Metamorphic Dis-chords

2019 Art Installation with 50% of the metal recycled from the 2017 Sonoma Fire

evapotron-lines

The transformation culminating in one experience is often the result of many. The modern life we enjoy arrived at great cost. Industrialization required disrupting earth that rested in wait for thousands of millennia.

We broke and drilled the surface, crushed and sifted, burned sludge, smelted and reformed. We cut living trees and ground them into shapes to serve our needs. Long before all that, stars exploded and meteors collided to create earth itself.

Humans settled into their exploitative, rote civilizations, periodically arrested in shock and awe when natural disasters repossessed nature’s materials. We’re not in control, never have been, never will be. We adapt to transitions through transitions of our own. This project reminds through the haze of two events, past and present.

In 2017, a devastating fire changed the lives of thousands of people in Sonoma, CA. With this fire event, nature took back everything, reducing human constructs to the elemental components of charred ash and metal. Order to disorder.

Shocked by landfill-consigned losses, humans find solace in re-purposing the remnants. Disorder to Order.

Material transformation abounds, structural elements reformatted; inspiring contemplation, yet speaking of devastation, abandonment and artistic possibilities in the wake of crippling losses.

A mass of many artistic projects, with distorted metal materials salvaged from fire-ravaged properties, this is not one single artistic element, but many. HALF of the metal materials used in this project were salvaged from fire-ravaged properties.

From their valueless wasteland, donors smirked reprise in learning of the plan: an alternate reality where groaning scraps of morphed instrumentation could express their narratives. Kinetic and interactive fabrications combine to play nature’s random songs. We don’t assume harmony here; we anticipate discordance. The question is: can harmony emerge via human interaction on the playa?

Trampoharp

8 ft wide x 6 ft deep x 14 ft tall

Aeolian harps were invented in Greek times and this largest artwork is a reboot. A rectangular trampoline frame raised perpendicular to the ground with metal rods connecting the strings steel drums. The wind confronts a pressure imbalance as it blows across the strings, causing them to vibrate. This motion is transferred to each drum. Within each drum is a pickup similar to what would be used to amplify the sound from a violin. An electrical amplifier brings the sound level up to 90db.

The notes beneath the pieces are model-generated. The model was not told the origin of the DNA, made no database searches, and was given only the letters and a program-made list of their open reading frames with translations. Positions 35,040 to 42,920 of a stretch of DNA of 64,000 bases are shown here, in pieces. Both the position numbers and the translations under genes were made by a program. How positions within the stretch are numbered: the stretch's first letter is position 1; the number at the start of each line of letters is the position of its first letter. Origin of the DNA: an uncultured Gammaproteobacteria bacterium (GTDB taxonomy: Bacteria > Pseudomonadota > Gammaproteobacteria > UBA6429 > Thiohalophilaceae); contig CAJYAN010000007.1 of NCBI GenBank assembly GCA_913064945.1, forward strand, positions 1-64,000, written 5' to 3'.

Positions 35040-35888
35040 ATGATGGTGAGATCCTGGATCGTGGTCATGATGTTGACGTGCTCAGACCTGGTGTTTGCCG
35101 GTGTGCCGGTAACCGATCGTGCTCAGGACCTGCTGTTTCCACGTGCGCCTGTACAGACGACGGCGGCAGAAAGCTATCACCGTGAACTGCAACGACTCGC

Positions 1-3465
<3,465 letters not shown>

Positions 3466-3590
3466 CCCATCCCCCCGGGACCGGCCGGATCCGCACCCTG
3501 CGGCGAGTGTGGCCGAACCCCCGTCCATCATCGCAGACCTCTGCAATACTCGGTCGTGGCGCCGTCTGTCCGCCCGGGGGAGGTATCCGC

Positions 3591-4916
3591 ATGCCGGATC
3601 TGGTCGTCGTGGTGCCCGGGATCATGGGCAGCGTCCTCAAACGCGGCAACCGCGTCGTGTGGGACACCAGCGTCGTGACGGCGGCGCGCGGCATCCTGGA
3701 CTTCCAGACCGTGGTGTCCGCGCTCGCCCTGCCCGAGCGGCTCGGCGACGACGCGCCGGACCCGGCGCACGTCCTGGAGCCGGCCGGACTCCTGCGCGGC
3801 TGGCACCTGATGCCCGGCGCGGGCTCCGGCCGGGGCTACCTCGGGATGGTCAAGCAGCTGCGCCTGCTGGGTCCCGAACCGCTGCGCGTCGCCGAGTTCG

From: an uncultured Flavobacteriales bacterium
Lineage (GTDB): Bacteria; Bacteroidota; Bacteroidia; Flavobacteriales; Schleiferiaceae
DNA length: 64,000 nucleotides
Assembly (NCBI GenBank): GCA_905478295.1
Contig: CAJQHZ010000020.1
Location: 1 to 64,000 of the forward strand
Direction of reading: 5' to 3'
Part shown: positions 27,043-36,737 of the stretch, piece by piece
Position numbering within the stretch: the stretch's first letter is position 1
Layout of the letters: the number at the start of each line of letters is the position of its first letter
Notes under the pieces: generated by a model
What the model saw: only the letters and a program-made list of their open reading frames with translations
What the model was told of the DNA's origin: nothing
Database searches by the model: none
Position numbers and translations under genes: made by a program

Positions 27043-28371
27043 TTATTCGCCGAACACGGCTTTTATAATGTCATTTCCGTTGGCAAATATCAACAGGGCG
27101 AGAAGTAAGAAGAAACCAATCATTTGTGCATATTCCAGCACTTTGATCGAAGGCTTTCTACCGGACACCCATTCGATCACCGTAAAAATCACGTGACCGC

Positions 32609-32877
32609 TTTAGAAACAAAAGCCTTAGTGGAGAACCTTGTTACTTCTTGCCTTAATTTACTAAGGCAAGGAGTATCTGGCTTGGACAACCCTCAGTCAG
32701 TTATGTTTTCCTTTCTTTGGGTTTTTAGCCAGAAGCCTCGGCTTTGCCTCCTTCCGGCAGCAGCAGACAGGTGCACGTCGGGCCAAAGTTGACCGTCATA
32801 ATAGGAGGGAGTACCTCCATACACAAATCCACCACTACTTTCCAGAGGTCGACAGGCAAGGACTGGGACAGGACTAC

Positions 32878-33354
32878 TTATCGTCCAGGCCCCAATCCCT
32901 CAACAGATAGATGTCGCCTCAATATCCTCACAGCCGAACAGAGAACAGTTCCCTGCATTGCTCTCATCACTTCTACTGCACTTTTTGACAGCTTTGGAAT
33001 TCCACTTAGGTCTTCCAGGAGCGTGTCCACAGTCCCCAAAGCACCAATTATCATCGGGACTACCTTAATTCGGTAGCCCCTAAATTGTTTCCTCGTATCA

Interactive Instruments

Random placement TBD. Open call for anyone to add to this project by building and bringing a wind-powered noise maker for the exhibit.

Whirly Noisers

Whirlygigs that make noise along fence line. Open call for anyone to add to this project by building and bringing a wind-powered noise maker for the exhibit.

Chime Turbine

10 ft. square x 12 ft. tall

An artfully crafted wooden frame constructed from mostly reclaimed lumber hosts a horizontal-cupped scoop turbine that runs a vertical shaft. The shaft is connected to a striking mechanism that rings chimes created from salvaged high-pressure air tanks.

Boom Cymbal

6 x 6 x 3 enclosure around a stock bird scare canon

Large-scale fruit farmers use propane canons set to randomly make loud sounds to scare away birds. This one is configured to spin after each event to land in a random direction. Each time a spin is triggered, a striker pings a gong to go with the boom, like a base not followed by a cymbal. This sound is tamed significantly by an array of pallets arranged around it to screen it from the public and to keep everyone a safe distance.

Implementation

A few weeks before the event, the only person who knew how to assemble and complete the Chime Turbine fractured three vertebrae and was forced to back out of all projects. Since this was the anchor component we shifted from brag-worthy to doing the best with remaining assets and partners. 

The Trampoharp fabrication was complete but it was impossible to test its function in the construction area where wind seldom blew. So we hauled that whole thing out there and set it up hoping it would function as designed. It didn’t. It still looked impressive enough to receive some positive feedback, but there was one main problem: in spite of bringing five different types of strings for the resonance system, all but one type broke when tensioned enough to reach a high enough frequency to project into the echo chambers holding the pickup coils. The stainless strings that didn’t break held together only when tension was low, which resulted in them not projecting. The heavy string, similar to the thickness of barbed wire, was too heavy to oscillate. 

Luckily, JustJim’s whimsical kinetic plastic trash art saved the project. They turned out to be quite noisy and quirky and many people fell in love with his six pieces scattered around the perimeter. 

We were prepared to redo and upgrade the art installation in 2020 before the pandemic cancelled the event. the Chime Turbine was going to be fully functional and we were adding a bike xylophone project after so many people stopping by while we were setting up asking about our interactivity. Bike Xylophone was planned to be a route with four to eight notes bikes could ride over that would trigger actuator levers to hit gongs in sequence, sort of like how a bass drum operates. We’ll do this in 2021!